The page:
# CORRELATED SYSTEMS

Localization in interacting gases, Thermalization##### Publications

- [1] N. Cherroret, B. Vermersch, J. C. Garreau, D. Delande,
*How nonlinear interactions challenge the three-dimensional Anderson transition*, Phys. Rev. Lett.**112**, 170603 (2014) - [2] N. Cherroret, T. Karpiuk, B. Grémaud, C. Miniatura,
*Thermalization of matter waves in random potentials*, Phys. Rev. A**92**, 063614 (2015)

## Anderson localization versus nonlinear interactions

In a strong enough disorder, quantum particles interfere destructively and undergo Anderson localization, which features a complete halt of wave diffusion. In dimension 3, localization occurs when the particle’s energy becomes smaller than a critical value, the mobility edge, to which is associated a phase transition called the Anderson transition. Experimentally, the latter can be observed by letting a matter wave packet expand in an optical speckle: below the critical energy, the wave-packet spreading is frozen at long times.

What happens if now the particles interact with one another? For a weakly interacting matter wave packet described by the Gross-Pitaevskii equation, we have shown that **interactions drastically change the nature of the Anderson transition**. Indeed, while diffusion as well as the mobility edge remain unaffected by interactions to leading order, the latter destroy localization and replace it by a regime of **subdiffusive transport**. In other words, the Anderson transition becomes a sub-diffusion/diffusion transition, characterized by original properties and especially by a **novel critical exponent** [1]. Intuitively, the alteration of the Anderson transition appears because each particle feels the (nonlinear) potential created by all others. This potential modifies their phase, and eventually their ability to interfere and thus to localize.

More recently, we have also studied the complementary problem of matter-wave propagation in **momentum space**. In this setup, weak interactions treated within a mean-field approach lead to a **thermalization** of the matter-wave momentum distribution [2].

##### Publications

- [1] M. Łącki, D. Delande, J. Zakrzewski,
*Numerical computation of dynamically important excited states of many-body systems*, Phys. Rev. A**86**, 013602 (2012) - [2] M. Łącki, D. Delande, J. Zakrzewski,
*Dynamics of cold bosons in optical lattices : effects of higher Bloch bands*, New J. Phys.**15**, 013062 (2013)

## Strongly correlated systems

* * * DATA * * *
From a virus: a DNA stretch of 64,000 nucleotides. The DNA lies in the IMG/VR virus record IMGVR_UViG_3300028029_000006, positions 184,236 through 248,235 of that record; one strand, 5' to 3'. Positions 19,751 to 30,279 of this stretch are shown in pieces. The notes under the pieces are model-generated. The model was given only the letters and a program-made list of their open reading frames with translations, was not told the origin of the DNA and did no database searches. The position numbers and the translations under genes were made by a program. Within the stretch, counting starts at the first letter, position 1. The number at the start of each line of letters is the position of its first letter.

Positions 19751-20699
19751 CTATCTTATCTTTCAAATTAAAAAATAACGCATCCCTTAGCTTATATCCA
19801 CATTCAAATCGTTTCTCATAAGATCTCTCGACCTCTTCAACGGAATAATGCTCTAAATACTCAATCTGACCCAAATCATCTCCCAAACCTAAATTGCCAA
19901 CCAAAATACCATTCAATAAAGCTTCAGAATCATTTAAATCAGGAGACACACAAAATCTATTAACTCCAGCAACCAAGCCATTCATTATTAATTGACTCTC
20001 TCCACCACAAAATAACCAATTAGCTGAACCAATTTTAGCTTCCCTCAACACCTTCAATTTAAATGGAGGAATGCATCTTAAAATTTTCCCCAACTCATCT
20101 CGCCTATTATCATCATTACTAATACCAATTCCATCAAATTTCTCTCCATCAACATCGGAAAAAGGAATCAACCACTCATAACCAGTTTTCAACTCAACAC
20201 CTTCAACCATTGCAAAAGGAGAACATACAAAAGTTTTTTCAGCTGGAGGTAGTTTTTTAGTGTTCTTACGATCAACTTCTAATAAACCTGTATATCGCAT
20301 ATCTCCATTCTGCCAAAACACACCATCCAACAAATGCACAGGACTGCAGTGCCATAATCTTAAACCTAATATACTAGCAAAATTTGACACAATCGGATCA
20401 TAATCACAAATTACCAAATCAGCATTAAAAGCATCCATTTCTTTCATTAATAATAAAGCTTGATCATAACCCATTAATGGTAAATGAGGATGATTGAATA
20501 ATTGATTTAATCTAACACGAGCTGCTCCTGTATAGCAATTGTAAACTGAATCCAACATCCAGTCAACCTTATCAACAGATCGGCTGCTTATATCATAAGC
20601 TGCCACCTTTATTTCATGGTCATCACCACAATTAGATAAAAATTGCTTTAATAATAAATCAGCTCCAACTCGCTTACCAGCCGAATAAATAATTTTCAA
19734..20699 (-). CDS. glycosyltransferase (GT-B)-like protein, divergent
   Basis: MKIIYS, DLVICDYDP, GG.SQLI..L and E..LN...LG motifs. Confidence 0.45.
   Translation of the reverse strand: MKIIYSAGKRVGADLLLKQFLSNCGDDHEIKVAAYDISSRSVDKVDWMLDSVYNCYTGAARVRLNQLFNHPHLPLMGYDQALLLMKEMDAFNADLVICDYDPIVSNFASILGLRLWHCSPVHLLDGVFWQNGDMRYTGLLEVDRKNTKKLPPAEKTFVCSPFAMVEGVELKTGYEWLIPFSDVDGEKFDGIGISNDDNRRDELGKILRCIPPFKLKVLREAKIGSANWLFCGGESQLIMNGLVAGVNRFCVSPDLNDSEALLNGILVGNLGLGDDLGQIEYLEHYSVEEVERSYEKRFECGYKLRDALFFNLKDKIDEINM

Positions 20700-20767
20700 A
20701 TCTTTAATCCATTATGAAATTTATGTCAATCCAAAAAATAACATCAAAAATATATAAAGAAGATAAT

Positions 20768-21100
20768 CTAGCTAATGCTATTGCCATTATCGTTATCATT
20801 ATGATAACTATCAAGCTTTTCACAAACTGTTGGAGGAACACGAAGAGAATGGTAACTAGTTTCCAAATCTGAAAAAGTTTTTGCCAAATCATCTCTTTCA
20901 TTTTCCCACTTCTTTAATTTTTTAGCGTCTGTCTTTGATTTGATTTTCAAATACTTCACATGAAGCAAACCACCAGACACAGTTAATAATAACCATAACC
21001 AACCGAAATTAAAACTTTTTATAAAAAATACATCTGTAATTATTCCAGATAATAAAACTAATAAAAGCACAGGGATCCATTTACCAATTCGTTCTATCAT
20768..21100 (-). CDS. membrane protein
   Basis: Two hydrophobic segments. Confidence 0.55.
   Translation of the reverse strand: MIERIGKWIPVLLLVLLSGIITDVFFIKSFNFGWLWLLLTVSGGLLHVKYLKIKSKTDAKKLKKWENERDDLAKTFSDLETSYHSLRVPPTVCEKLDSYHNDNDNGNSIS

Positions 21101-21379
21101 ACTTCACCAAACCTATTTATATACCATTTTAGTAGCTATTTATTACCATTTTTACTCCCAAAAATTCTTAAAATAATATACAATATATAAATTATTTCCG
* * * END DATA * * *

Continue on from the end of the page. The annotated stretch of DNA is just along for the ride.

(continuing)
This research activity concerns the theoretical study of **many-body systems** formed by ultracold atom gases in optical lattices. Ultracold atoms in optical lattices, initially considered an “experimental toy model” for condensed matter physics, have recently become an independent field of research, central in the physics of complex quantum systems. They are efficiently described by a **Bose-Hubbard model**, which shows similarity to the Hubbard model first used to model a gas of electrons in a solid body. Atoms forming the ultracold gas interact through collisions which may not be neglected: the Mott insulator phase, present in low-mobility regime, is a direct consequence of the presence of interactions. Ability to change the system parameters by adjusting the strength of lasers enables to realize different regimes and to explore the phase transitions and the crossovers between them. In this context, the description of the many-body problem must be done exactly, in a true many-body way.

Such systems pose a serious challenge from the computational point of view, due to their large degree of entanglement. However, the restriction of the problem geometry to 1D enables to preserve the many-bodyness and the complex nature of these systems, providing at the same time a very powerful computational tool : the **DMRG approach** and related techniques. This is due to the area laws satisfied by 1D systems, which limit the entanglement and enable an efficient analysis of systems consisting of hundreds of particles. Among other works, we have recently used the DMRG approach to numerically compute the many-body eigenvectors of a strongly correlated system [1], and have analyzed the effects of the inclusion of higher Bloch bands on the dynamics [2].